By Lisa Kaplan Gordon
Although every board of directors is charged with governing a corporation, not every board and every corporation operates in the same way. That’s why nonprofit boards and for-profit boards have similarities and differences.
First, if you’re a corporation – nonprofit or for-profit—you must have a board of directors charged with certain fiduciary and legal duties related to the purpose of the corporation.
The purpose of a for-profit corporation is to make money.
“Their job is to turn a profit, making sure they are doing their best to increase revenues and produce a product the public will keep buying,” says Andrew Davis, director of leadership initiatives and education at BoardSource.
The purpose of a non-profit is to help the community – that’s how they earn a tax exemption. Money is important to nonprofits only because it keeps the lights on and lets the group pursue its mission.
“Our investors are the public,” says Davis. “We have to make sure we are making the world a better place by serving that mission. It’s not revenue or serving the shareholder. It’s about serving the public trust.”
Boards of directors are charged with making sure each type of corporation achieves its goals, but they operate in slightly different ways. Here’s how.
Whom they serve: The stockholders, who own the corporation.
Purpose: To govern the corporation, set strategic direction, select a CEO and make sure they’re doing their job, and, ultimately, make money for the owners.
Fiduciary responsibilities: Duty of care (to act prudently and reasonably), duty of loyalty (put the corporation’s interest before their own); duty of candor (disclose information in a timely manner); and duty of confidentiality (not disclosing confidential or sensitive information).
Why members serve on the board: Usually they are paid – sometimes a lot – for their service. In 2017, for instance, Tesla’s board members received $1.7 million in compensation.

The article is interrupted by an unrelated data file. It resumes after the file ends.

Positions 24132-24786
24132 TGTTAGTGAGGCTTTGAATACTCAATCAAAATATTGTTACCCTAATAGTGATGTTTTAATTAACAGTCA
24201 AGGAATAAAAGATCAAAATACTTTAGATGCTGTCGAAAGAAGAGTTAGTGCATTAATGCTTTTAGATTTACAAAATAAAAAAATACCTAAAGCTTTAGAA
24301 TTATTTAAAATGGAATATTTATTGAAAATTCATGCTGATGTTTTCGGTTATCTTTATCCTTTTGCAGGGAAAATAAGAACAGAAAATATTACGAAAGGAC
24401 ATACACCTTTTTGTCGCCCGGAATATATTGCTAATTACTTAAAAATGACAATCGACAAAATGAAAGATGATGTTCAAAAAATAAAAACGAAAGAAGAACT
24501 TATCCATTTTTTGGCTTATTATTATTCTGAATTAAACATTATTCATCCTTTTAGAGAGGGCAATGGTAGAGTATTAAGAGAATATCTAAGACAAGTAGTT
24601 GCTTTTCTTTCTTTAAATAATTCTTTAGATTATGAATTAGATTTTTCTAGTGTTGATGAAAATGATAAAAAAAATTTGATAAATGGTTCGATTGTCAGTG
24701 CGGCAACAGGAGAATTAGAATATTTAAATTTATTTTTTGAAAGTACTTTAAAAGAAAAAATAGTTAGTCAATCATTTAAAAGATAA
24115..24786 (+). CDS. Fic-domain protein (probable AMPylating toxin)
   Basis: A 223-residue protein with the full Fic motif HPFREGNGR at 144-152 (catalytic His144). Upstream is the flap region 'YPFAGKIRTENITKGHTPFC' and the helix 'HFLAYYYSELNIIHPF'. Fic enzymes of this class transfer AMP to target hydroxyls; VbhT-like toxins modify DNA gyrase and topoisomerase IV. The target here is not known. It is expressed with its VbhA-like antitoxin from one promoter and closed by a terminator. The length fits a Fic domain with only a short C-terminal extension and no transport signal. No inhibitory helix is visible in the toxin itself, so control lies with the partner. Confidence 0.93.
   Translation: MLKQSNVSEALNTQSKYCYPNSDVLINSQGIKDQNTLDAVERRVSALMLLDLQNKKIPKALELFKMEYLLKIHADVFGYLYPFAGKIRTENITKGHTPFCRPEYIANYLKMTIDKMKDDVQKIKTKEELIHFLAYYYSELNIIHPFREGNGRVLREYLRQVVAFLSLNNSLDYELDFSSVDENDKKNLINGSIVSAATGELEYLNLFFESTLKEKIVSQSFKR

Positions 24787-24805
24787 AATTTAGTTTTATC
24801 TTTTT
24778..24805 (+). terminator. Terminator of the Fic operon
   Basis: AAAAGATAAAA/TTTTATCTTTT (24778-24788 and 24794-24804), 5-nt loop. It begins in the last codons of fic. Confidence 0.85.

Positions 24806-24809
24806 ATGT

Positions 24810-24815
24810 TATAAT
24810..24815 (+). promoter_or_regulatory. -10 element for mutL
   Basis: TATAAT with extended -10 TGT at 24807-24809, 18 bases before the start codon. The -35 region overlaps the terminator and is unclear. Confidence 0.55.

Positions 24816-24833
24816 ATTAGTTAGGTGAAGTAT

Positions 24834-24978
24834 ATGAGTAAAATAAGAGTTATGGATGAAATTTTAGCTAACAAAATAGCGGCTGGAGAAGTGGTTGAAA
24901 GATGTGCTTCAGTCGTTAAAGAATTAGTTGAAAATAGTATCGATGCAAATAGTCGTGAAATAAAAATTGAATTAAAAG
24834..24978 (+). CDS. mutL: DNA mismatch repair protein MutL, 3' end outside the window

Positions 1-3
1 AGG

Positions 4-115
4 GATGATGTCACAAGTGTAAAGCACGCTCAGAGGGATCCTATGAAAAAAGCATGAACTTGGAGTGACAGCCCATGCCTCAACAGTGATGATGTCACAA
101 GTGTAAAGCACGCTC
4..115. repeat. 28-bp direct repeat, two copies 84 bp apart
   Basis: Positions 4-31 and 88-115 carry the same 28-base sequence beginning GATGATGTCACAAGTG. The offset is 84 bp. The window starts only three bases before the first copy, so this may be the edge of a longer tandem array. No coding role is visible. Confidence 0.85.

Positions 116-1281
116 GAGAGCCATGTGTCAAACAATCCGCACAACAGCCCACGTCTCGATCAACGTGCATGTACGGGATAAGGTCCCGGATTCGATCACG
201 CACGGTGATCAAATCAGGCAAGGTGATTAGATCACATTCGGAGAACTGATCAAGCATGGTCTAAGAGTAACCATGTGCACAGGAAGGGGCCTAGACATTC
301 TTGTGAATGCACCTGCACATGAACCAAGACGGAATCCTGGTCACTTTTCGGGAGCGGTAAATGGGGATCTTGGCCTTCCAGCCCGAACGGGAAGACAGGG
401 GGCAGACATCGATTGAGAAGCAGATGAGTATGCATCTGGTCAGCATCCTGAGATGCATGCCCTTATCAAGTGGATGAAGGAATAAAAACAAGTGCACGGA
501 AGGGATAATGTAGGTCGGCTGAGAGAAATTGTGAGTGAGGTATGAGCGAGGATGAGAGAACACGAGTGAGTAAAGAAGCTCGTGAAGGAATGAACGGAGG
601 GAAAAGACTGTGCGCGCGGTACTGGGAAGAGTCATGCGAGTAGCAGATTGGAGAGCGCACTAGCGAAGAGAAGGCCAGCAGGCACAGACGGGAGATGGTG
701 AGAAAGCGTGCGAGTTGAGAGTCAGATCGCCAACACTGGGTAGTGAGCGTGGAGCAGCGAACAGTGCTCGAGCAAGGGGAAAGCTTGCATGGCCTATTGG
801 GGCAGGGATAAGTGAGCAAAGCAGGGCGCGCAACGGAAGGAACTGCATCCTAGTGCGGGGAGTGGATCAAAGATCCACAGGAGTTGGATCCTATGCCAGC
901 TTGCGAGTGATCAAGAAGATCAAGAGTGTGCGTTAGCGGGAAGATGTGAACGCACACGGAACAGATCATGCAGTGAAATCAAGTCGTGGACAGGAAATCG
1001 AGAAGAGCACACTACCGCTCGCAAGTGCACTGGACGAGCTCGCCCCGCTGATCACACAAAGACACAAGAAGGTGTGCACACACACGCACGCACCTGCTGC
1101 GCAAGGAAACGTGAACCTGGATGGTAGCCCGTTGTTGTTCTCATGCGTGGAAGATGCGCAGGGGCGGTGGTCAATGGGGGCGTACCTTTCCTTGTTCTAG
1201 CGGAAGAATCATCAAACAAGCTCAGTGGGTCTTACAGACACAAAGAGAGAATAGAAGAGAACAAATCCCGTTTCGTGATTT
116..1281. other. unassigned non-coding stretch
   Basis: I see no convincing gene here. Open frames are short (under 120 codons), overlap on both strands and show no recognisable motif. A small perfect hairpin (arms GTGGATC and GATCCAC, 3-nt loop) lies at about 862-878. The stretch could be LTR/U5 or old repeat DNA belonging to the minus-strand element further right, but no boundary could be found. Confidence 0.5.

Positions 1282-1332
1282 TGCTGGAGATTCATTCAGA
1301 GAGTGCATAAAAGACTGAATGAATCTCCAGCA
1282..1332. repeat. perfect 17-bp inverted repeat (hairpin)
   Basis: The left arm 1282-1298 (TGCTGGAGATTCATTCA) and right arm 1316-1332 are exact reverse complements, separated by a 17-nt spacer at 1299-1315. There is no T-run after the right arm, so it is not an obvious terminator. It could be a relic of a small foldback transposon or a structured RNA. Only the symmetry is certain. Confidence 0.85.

CEO/Board relationship: The board selects a CEO, who, often sits on the board and sometimes becomes president of the board.
What the board does with profits: Invests in capital improvements and expansions, rewards the staff with bonuses, and distributes the remainder to shareholders.
Whom they serve: Stakeholders, mostly the community and people needing help.
Purpose: To serve the public; make the world a better place. “Nonprofits lessen the burden on society,” Davis says. “If there was a revenue opportunity, there would be a for-profit company willing to take it on.”
Fiduciary responsibilities: In addition to duties of care, loyalty, candor, and confidentiality, nonprofit boards have the additional duty of obedience, which requires board members to remain committed to the organization’s mission and goals.
CEO/Board relationship: Nonprofit CEO’s typically do not sit on the board, which hires, supervises, and, if needed, fires the CEO.
What the board does with surpluses (if only): Pays reasonable salaries/bonuses and invests in improving the ability of the organization to fulfill its mission.
Why members serve on the board: To do good. Board members typically are volunteers, although they sometimes are reimbursed for expenses related to their board service.
Nonprofits that select board members from the for-profit sector should make sure newbies understand how their role differs from what’s expected from for-profit boards.
“There should be an on-boarding process that explains what’s expected of a nonprofit board,” Davis says. “Because, at the end of the day, the board is where the legal authority of the organization lies.”